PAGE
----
SILVERWARE: Man City and Chelsea's rich owners have spent big money on Toure, left, and Drogba
BITTER LONDON rivals Arsenal and Tottenham and fierce northern opponents Manchester United and Liverpool have found common cause – all four Premier League clubs want the league to impose stronger spending controls.
In a letter to Premier League chief executive Richard Scudamore, the two capital teams and two north-west clubs demanded the implementation of rules which would require every club to break even, not allowing for affluent benefactors to bankroll teams and cover operating losses.
“Thank you for your continued work on the vital subject of Financial Regulation for the Premier League”, read the letter to Scudamore, who has been at the helm since November 1999.
“However, we do not feel that the latest proposals go far enough to curb the inflationary spending which is putting so much pressure on clubs across the entire League.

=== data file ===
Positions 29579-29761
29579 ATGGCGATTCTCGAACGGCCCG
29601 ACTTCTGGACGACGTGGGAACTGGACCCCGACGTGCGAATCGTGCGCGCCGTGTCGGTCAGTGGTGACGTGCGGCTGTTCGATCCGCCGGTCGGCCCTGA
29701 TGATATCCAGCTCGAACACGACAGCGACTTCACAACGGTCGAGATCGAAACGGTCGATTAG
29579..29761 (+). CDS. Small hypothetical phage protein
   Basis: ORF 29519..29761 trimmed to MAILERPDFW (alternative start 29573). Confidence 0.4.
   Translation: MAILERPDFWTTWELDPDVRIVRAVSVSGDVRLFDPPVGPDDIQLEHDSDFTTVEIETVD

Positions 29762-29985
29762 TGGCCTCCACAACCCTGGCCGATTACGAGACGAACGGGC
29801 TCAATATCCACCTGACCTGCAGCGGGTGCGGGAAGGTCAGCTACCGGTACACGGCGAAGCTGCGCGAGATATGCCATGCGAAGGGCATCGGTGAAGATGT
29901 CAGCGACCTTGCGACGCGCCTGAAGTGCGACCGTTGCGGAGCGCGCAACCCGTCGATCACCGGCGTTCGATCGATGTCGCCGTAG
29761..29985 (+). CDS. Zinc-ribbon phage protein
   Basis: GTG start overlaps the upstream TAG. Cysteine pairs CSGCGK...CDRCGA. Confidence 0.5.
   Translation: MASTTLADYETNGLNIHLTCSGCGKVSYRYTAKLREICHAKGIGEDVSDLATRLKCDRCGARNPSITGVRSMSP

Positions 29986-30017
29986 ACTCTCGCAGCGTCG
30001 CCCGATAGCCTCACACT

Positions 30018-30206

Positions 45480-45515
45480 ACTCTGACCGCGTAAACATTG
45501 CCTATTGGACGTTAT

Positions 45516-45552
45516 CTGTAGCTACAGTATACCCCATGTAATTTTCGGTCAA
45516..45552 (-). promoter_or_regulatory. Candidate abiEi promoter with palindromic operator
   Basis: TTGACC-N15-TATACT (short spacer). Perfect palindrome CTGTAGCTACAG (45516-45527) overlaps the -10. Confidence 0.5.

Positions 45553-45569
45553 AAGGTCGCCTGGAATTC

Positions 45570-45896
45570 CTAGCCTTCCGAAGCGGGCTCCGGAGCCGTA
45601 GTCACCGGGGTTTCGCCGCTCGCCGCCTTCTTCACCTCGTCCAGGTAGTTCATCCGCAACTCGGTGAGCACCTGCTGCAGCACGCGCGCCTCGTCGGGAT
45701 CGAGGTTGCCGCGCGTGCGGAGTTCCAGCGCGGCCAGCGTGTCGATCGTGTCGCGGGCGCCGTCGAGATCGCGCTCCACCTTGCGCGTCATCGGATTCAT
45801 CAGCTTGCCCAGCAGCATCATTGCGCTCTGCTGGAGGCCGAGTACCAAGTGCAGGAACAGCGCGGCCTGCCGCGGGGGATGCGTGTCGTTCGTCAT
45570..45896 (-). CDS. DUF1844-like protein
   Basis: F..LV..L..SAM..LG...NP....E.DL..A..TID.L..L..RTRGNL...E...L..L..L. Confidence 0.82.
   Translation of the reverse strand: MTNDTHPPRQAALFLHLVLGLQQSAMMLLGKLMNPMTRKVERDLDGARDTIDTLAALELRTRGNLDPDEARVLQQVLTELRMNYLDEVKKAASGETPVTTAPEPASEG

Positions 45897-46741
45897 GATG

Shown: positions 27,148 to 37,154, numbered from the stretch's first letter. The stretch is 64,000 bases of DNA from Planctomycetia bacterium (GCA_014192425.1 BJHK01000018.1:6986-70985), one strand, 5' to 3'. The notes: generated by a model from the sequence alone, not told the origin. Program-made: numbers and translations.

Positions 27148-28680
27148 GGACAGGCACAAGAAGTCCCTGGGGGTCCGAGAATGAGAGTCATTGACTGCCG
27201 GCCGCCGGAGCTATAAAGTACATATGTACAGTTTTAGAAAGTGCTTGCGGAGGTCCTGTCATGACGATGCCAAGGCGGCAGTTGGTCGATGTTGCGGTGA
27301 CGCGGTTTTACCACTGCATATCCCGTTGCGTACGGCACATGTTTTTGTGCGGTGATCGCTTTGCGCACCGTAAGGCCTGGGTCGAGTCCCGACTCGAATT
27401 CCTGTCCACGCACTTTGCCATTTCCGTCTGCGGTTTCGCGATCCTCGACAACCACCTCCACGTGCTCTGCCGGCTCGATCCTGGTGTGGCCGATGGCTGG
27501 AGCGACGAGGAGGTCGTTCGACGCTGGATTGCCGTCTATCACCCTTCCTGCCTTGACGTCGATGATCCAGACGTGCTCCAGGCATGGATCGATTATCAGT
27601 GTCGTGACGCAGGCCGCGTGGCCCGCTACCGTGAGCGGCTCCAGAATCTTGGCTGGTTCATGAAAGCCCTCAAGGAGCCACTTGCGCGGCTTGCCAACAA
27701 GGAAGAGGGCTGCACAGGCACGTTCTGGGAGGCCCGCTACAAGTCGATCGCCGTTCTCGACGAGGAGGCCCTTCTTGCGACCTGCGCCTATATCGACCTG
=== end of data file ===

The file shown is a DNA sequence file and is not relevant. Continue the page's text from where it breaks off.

“We continue to believe that to be successful and have the best chance of gaining at least the 14 votes necessary, any proposals for Financial Regulation must include meaningful measures to restrict the owner funding of operating losses.”
FINAL SAY: Chief executive Scudamore could decide to agree to tougher spending regulations
League champions Manchester City, funded by billionaire Abu Dhabi tycoon Mansour bin Zayed Al Nahyan, and European champions Chelsea, backed by Roman Abramovich, strongly oppose any moves to bring in financial regulations. Both clubs’ previous transfer policies have seen them import some of Africa’s best players, including Yaya Toure, Didier Drogba and Michael Essien, each costing more than £20m.
Aside from inflated transfer prices, which further make the market lopsided, player wages have been pushed upward, thanks to foreign owners being able to pay, in some cases, salaries in excess of £200,000 per week – enabling clubs with wealthy owners to entice the cream of global talent, widening the gap between the haves and have-nots.
Fulham and West Bromwich Albion are the only other two that tow a similar position to Chelsea and City. The remaining 12 clubs maintain stances which are in between the extremes.